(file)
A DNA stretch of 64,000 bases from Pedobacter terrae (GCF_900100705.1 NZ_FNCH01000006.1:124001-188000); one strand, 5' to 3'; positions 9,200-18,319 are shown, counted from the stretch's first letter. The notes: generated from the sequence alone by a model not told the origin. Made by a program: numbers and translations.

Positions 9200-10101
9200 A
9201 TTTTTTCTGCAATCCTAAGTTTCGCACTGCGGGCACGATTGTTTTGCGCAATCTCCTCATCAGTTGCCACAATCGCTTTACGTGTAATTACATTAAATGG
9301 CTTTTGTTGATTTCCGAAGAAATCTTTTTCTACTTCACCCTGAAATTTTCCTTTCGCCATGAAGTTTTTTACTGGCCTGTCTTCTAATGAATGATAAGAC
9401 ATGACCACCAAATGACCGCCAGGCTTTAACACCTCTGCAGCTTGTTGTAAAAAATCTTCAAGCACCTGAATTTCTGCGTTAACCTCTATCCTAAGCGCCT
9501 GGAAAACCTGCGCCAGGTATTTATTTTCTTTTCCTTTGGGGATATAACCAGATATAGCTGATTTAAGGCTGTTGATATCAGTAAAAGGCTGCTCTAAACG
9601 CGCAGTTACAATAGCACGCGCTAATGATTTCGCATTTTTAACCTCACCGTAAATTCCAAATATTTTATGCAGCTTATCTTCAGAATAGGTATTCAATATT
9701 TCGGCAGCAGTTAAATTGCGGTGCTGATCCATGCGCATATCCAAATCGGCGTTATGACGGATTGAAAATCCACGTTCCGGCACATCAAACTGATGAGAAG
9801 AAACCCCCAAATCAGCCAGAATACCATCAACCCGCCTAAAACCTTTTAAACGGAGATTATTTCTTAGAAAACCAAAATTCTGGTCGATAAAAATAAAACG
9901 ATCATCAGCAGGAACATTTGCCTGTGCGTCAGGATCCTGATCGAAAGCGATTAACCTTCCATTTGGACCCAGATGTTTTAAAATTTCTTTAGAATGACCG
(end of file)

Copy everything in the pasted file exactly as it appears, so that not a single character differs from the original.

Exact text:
A DNA stretch of 64,000 bases from Pedobacter terrae (GCF_900100705.1 NZ_FNCH01000006.1:124001-188000); one strand, 5' to 3'; positions 9,200-18,319 are shown, counted from the stretch's first letter. The notes: generated from the sequence alone by a model not told the origin. Made by a program: numbers and translations.

Positions 9200-10101
9200 A
9201 TTTTTTCTGCAATCCTAAGTTTCGCACTGCGGGCACGATTGTTTTGCGCAATCTCCTCATCAGTTGCCACAATCGCTTTACGTGTAATTACATTAAATGG
9301 CTTTTGTTGATTTCCGAAGAAATCTTTTTCTACTTCACCCTGAAATTTTCCTTTCGCCATGAAGTTTTTTACTGGCCTGTCTTCTAATGAATGATAAGAC
9401 ATGACCACCAAATGACCGCCAGGCTTTAACACCTCTGCAGCTTGTTGTAAAAAATCTTCAAGCACCTGAATTTCTGCGTTAACCTCTATCCTAAGCGCCT
9501 GGAAAACCTGCGCCAGGTATTTATTTTCTTTTCCTTTGGGGATATAACCAGATATAGCTGATTTAAGGCTGTTGATATCAGTAAAAGGCTGCTCTAAACG
9601 CGCAGTTACAATAGCACGCGCTAATGATTTCGCATTTTTAACCTCACCGTAAATTCCAAATATTTTATGCAGCTTATCTTCAGAATAGGTATTCAATATT
9701 TCGGCAGCAGTTAAATTGCGGTGCTGATCCATGCGCATATCCAAATCGGCGTTATGACGGATTGAAAATCCACGTTCCGGCACATCAAACTGATGAGAAG
9801 AAACCCCCAAATCAGCCAGAATACCATCAACCCGCCTAAAACCTTTTAAACGGAGATTATTTCTTAGAAAACCAAAATTCTGGTCGATAAAAATAAAACG
9901 ATCATCAGCAGGAACATTTGCCTGTGCGTCAGGATCCTGATCGAAAGCGATTAACCTTCCATTTGGACCCAGATGTTTTAAAATTTCTTTAGAATGACCG